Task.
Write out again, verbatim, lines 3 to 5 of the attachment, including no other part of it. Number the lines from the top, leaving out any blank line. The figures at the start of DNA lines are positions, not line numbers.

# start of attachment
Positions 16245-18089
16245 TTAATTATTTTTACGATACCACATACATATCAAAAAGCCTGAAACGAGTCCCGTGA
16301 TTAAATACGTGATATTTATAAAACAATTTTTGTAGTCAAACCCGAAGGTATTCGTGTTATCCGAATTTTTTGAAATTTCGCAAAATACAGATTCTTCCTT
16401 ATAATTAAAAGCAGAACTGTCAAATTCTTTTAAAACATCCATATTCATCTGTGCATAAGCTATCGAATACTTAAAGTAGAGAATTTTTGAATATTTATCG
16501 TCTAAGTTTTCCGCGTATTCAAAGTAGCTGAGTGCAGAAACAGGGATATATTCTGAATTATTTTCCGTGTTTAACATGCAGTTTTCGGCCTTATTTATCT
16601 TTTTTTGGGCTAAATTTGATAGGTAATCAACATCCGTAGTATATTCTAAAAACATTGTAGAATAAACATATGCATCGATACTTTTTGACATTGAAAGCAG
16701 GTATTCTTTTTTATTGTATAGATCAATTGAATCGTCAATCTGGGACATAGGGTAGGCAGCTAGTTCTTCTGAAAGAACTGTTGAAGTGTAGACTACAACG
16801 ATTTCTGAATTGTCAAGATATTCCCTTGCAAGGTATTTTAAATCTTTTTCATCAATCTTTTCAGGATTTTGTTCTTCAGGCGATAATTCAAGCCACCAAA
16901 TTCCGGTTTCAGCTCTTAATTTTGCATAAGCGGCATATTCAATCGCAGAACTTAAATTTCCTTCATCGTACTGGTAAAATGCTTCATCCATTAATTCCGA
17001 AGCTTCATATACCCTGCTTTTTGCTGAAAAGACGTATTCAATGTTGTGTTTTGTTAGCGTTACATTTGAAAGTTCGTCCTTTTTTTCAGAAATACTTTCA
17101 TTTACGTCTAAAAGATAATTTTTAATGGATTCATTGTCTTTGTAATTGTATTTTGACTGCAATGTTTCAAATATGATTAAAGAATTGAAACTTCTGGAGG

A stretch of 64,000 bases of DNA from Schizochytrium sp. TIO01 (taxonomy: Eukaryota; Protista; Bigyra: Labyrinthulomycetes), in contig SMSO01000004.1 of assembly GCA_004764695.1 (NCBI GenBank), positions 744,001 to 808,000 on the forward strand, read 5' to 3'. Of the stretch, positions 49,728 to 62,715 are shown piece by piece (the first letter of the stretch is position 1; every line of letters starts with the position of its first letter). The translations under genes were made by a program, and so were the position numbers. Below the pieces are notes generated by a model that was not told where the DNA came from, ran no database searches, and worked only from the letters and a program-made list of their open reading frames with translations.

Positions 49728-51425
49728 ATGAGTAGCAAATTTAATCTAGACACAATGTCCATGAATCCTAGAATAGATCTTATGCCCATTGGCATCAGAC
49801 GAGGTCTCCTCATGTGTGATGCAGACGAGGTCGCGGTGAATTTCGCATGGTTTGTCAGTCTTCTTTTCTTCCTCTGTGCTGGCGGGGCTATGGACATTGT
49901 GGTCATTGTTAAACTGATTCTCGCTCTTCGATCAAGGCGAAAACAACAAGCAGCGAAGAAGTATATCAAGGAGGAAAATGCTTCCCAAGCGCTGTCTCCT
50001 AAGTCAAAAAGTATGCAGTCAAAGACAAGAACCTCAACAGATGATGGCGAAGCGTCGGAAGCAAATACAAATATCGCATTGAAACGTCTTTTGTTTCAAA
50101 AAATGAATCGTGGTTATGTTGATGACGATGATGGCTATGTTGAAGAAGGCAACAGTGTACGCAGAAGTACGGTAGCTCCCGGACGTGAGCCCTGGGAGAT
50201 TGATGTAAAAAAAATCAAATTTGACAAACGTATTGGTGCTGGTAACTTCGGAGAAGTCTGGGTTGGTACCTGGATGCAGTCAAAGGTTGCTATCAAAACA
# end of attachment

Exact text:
16301 TTAAATACGTGATATTTATAAAACAATTTTTGTAGTCAAACCCGAAGGTATTCGTGTTATCCGAATTTTTTGAAATTTCGCAAAATACAGATTCTTCCTT
16401 ATAATTAAAAGCAGAACTGTCAAATTCTTTTAAAACATCCATATTCATCTGTGCATAAGCTATCGAATACTTAAAGTAGAGAATTTTTGAATATTTATCG
16501 TCTAAGTTTTCCGCGTATTCAAAGTAGCTGAGTGCAGAAACAGGGATATATTCTGAATTATTTTCCGTGTTTAACATGCAGTTTTCGGCCTTATTTATCT